There are numerous reports of drone strikes killing al Qaeda warriors in Yemen. A year ago Yemeni security officials reported four al Qaeda terrorists were killed by a drone strike. The  attack came around dawn in the Deyfa area in Abyan, a southern province. Drone tactical use calls for taking advantage of the low sun in the sky, which blocks their approach; i.e., the drone remains unseen as it approaches the target from the direction of the blinding early morning sun. 

Yemeni forces conduct large-scale operations throughout Abyan, going after terrorists from major cities that they took over during the country's 2011 political turmoil. The militants have since fled to surrounding mountainous areas. Simulta- neously, the news media, including the Associated Press,  reported dramatic increases in drone strikes in Yemen. This is not new news. The CIA has been, and will be, operating in Yemen for the long haul. At the time of Yemen's political turmoil, a drone targeted a vehicle in Hadramawt, in eastern Yemen. Eight militants were killed and it marked the third such strike in a week.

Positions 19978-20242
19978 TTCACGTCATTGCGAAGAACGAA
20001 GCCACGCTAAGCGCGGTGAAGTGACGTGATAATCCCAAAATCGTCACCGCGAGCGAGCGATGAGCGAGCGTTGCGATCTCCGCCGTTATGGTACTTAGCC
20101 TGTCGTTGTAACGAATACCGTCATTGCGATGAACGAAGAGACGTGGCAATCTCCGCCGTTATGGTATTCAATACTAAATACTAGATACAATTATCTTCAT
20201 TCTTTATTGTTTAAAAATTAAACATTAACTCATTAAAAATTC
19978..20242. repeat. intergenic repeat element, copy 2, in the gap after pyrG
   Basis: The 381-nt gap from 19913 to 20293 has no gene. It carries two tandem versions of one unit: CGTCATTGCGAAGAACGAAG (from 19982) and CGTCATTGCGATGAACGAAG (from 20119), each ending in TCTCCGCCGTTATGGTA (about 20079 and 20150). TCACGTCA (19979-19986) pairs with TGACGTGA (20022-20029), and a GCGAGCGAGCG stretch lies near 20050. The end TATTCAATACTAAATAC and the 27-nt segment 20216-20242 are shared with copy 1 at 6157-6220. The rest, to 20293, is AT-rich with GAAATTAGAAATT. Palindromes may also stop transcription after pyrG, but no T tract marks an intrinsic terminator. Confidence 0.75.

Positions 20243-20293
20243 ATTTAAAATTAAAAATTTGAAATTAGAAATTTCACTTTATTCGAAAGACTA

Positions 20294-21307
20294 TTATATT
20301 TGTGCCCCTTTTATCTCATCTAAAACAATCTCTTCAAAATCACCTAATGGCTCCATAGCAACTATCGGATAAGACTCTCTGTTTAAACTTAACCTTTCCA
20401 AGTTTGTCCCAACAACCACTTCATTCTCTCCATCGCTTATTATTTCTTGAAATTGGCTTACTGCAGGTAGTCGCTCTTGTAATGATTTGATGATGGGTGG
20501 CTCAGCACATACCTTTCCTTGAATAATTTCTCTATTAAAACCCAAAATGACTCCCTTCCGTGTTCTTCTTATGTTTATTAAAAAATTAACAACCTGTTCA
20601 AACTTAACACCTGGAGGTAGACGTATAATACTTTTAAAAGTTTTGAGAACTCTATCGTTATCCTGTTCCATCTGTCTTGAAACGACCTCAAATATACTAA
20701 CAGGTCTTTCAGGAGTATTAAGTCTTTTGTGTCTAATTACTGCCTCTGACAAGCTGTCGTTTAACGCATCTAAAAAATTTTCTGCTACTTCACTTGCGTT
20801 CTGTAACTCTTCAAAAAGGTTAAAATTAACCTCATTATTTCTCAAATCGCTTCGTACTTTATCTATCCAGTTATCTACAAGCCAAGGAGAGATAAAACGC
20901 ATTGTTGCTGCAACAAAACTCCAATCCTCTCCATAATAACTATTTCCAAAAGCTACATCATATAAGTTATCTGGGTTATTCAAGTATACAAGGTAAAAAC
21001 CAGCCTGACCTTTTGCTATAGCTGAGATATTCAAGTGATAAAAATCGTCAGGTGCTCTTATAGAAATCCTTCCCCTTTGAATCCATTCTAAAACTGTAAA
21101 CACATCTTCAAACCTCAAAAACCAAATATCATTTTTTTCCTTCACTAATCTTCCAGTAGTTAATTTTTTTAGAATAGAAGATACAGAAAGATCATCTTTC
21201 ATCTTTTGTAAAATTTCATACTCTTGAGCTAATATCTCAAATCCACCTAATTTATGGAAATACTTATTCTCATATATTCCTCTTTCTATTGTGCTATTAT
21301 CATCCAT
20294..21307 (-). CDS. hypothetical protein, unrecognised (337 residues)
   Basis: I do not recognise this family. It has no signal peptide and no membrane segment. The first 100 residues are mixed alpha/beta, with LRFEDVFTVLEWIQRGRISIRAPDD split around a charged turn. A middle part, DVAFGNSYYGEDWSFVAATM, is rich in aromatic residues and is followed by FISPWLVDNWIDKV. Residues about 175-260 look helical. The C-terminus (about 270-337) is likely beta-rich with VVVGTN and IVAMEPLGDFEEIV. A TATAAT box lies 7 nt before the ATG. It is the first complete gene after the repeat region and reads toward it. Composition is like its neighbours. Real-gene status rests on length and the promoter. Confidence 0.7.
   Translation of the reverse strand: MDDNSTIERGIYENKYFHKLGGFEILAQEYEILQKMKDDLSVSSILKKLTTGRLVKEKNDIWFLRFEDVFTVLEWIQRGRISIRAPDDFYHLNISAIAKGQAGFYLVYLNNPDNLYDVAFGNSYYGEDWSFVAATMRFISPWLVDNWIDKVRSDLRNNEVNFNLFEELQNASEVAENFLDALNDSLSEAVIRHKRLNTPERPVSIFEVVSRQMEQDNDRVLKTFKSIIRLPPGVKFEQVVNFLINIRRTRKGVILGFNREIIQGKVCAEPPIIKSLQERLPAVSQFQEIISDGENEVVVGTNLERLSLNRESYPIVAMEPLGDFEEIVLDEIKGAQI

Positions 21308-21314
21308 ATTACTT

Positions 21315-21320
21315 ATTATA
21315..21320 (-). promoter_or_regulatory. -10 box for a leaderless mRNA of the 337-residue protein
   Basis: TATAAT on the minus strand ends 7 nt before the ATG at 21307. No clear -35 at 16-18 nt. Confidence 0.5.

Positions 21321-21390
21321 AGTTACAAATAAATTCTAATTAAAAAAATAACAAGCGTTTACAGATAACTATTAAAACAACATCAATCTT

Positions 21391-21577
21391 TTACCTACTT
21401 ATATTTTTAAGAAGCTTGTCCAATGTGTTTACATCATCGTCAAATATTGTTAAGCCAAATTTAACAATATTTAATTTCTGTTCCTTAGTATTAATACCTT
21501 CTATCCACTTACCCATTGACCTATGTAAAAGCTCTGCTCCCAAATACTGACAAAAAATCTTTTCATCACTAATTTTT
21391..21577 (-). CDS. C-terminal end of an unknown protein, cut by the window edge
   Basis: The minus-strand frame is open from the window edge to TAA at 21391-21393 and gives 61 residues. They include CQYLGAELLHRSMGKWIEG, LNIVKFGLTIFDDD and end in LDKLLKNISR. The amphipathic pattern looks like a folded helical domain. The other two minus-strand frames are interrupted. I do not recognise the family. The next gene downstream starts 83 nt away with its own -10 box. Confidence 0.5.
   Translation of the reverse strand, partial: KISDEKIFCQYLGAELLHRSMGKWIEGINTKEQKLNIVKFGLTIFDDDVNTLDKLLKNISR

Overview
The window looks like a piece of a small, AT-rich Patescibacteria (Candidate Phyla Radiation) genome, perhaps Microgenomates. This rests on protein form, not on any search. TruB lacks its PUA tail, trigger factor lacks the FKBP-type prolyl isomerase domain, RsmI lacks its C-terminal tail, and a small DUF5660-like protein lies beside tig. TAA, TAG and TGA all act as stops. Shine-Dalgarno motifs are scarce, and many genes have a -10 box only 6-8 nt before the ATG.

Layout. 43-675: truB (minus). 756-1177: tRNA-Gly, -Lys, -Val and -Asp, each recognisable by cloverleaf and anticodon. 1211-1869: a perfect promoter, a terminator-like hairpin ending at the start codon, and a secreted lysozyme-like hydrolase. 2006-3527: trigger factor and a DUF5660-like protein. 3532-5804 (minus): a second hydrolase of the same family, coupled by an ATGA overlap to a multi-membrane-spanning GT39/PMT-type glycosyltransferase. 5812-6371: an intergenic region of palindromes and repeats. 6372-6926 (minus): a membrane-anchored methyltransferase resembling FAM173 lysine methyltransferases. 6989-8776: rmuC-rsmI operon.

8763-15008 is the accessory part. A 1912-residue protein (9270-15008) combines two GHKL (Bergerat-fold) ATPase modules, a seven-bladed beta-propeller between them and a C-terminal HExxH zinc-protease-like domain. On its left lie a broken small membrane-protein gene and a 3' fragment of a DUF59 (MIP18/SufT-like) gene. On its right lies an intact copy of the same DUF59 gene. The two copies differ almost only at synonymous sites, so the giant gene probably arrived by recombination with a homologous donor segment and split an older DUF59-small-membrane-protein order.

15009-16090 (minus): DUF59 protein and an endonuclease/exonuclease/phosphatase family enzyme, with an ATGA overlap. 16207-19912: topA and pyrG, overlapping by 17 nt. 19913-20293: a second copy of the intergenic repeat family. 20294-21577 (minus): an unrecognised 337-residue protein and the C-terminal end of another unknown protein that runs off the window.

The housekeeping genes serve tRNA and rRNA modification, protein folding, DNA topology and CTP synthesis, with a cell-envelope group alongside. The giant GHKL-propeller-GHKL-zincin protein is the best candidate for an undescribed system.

The U.S. considers the Yemen al Qaeda branch extremely dangerous and has used drones in the past to go after its members. Hopefully, the UAV assault will continue. A week after the Hadramawt drone attack, seven other militants were killed by drone strikes. The Yemeni government continues to intensify its campaign against militant groups and the U.S. offers advice and logistical support. As expected, al Qaeda warriors have carried out several attacks in retaliation. 
 The U.S. and CIA terrorist battle in Yemen highlights a new asymmetrical warfare strategy and I hope we ramp up our operations there. Here's eight reasons why we should: